Monday, March 11, 2024

Storm Delays

 The latest storm to pass through the Atlantic region has resulted in numerous delays to shipping including Halifax. On Sunday (March 10) into Monday (March 11) high winds and driving rain brought arrivals and departures to a halt as swells built in and created a significant storm surge. Rough conditions prevailed through Monday and pilotage operations were suspended.

The Mauger's Beach spit was awash for much of the day with surf also breaking over Thrumcap and other shoals.

At time of writing, late Monday afternoon, the Atlantic Pilotage Authority informed that conditions would be reviewed on Tuesday morning March 12 at 0600 hrs ADT, and pilotage operaitons would not be resumed before then.

The bulk carrier CSL Tacoma, inbound for Gold Bond Gypsum, met the pilot boat at the pilot station at 0800 hrs ADT on Monday March 11, but did not embark a pilot, and put back to sea. It will now try for Tuesday morning to enter port if conditions permit.

The container ship CMA CGM Paranagua arrived earlier and was able to board a pilot and made its way in to Pier 42. Due to high wind cargo operations were slow during the day, and it was still loading late afternoon. The ship will remain alongside over night.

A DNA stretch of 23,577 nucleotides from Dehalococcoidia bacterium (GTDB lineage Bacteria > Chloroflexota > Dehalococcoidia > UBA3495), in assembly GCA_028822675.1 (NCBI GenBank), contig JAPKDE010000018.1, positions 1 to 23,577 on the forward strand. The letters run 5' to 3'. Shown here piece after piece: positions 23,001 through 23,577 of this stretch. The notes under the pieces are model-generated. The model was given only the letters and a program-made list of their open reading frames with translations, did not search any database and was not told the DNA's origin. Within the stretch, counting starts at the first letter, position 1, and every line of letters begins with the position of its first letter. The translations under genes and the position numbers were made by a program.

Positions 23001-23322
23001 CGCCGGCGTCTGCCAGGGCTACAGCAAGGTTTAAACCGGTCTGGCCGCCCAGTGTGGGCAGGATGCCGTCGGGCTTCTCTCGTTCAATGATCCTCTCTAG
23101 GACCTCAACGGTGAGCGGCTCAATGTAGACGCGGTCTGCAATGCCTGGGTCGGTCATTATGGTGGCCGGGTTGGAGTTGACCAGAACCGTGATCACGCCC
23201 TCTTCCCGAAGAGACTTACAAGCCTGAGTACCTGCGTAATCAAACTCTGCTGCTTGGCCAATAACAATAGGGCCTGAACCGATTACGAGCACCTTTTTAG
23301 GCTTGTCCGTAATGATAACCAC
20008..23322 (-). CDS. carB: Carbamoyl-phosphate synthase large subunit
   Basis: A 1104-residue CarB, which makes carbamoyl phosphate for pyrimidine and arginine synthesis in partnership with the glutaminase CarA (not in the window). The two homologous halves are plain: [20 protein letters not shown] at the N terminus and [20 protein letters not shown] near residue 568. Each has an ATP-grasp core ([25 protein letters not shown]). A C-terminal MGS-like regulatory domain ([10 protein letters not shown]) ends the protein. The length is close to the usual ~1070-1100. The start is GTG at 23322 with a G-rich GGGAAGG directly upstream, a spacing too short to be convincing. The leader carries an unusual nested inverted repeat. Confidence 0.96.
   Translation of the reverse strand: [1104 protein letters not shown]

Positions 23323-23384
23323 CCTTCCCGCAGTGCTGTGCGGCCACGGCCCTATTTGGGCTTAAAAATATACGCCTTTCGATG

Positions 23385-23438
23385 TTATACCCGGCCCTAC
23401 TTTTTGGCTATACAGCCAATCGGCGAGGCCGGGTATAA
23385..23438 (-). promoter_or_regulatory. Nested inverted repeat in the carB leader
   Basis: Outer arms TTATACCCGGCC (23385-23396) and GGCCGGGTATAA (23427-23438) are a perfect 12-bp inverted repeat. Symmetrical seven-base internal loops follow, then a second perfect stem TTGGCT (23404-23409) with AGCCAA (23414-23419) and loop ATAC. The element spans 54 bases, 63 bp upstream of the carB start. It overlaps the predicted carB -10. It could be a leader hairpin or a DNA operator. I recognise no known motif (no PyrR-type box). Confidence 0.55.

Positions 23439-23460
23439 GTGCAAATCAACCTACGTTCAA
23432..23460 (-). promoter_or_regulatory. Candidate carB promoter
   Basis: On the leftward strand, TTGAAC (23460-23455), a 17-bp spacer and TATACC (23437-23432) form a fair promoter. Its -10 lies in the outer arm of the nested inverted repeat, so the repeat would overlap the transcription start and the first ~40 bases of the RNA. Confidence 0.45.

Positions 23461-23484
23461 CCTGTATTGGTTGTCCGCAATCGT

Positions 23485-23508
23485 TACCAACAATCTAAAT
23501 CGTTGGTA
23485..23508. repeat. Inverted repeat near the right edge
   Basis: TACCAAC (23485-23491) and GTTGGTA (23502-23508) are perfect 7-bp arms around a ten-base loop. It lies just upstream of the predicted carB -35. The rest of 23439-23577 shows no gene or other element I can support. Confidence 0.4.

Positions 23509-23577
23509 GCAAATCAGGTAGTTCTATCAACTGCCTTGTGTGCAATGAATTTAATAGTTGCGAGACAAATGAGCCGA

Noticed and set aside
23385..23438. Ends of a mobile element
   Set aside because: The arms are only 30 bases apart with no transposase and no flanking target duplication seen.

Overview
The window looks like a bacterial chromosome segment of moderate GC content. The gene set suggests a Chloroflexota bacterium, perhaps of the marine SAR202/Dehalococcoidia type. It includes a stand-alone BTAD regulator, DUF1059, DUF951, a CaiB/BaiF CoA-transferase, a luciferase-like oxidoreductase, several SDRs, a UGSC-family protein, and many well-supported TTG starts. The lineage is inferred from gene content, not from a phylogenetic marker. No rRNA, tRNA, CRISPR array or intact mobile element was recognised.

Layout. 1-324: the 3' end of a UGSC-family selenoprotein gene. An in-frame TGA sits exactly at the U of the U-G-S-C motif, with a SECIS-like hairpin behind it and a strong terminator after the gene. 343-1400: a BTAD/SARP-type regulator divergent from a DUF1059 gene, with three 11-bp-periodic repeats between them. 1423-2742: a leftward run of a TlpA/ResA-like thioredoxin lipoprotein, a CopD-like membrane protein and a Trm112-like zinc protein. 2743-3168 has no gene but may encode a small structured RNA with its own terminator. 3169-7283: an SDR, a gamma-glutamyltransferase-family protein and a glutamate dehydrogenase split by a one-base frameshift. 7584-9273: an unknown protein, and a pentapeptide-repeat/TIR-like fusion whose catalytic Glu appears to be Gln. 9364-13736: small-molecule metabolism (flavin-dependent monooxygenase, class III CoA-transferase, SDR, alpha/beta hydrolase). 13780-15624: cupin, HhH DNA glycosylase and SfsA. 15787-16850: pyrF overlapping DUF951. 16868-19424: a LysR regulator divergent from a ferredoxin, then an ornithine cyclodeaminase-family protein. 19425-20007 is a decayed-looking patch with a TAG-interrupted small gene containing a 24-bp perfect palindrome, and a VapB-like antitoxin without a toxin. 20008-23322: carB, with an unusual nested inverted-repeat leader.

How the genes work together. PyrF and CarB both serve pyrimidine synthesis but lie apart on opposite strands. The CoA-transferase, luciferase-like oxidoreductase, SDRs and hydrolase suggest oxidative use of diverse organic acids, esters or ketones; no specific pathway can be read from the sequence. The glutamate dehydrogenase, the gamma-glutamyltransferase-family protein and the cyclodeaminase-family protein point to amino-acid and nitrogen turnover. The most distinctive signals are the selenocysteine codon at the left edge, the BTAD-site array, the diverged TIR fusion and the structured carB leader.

CMA CGM Paranagua at Pier 42 has its own cranes swung out to permit shore crane acces.

The ship is sailing on the joint CMA CGM / Maersk North Atlantic service, CAE / SL1, and is on the eastbound leg en route from Montreal to Bremerhaven. It is a 35,881 gt, 41,801 dwt ship with a capacity of 3108 TEU, including 500 reefers and is equipped with three 45 tonne SWL cargo cranes. It was built by Szczecinska Nowa in  Szczecin, Poland in 2005 and has the stylish superstructure featured by ships from that shipyard.

Originally named Cosima by the Peter Doehle organization, it was renamed Norasia Atlas in 2005, and Letavia briefly during 2006 becoming Emirates Freedom to 2009 when it was again named Letavia until 2021. CMA CGM then acquired the ship and it took its present name, and was placed under the management of NSB Niederelbe.

Yesterday's arrival ONE Grus appears to have completed cargo work -the cranes are up-  and was scheduled to sail over night but will also have to remain in port until pilots are able to disembark safely. 


Yes there is a ship under that pile of containers. ONE Grus appears to be loaded to near capacity of 16,026 TEU. The 146,694 gt, 138,611 dwt ship was built by Japan Marine United in Kure in 2019.

Ships subject to windage because of high freeboard or deck cargo, such as Ultra size container ships and auto carriers are particularly difficult to manage in high winds. One auto carrier, Höegh Transporter, will remain offshore until tomorrow as will the container ship Erving. More details on them when they arrive.



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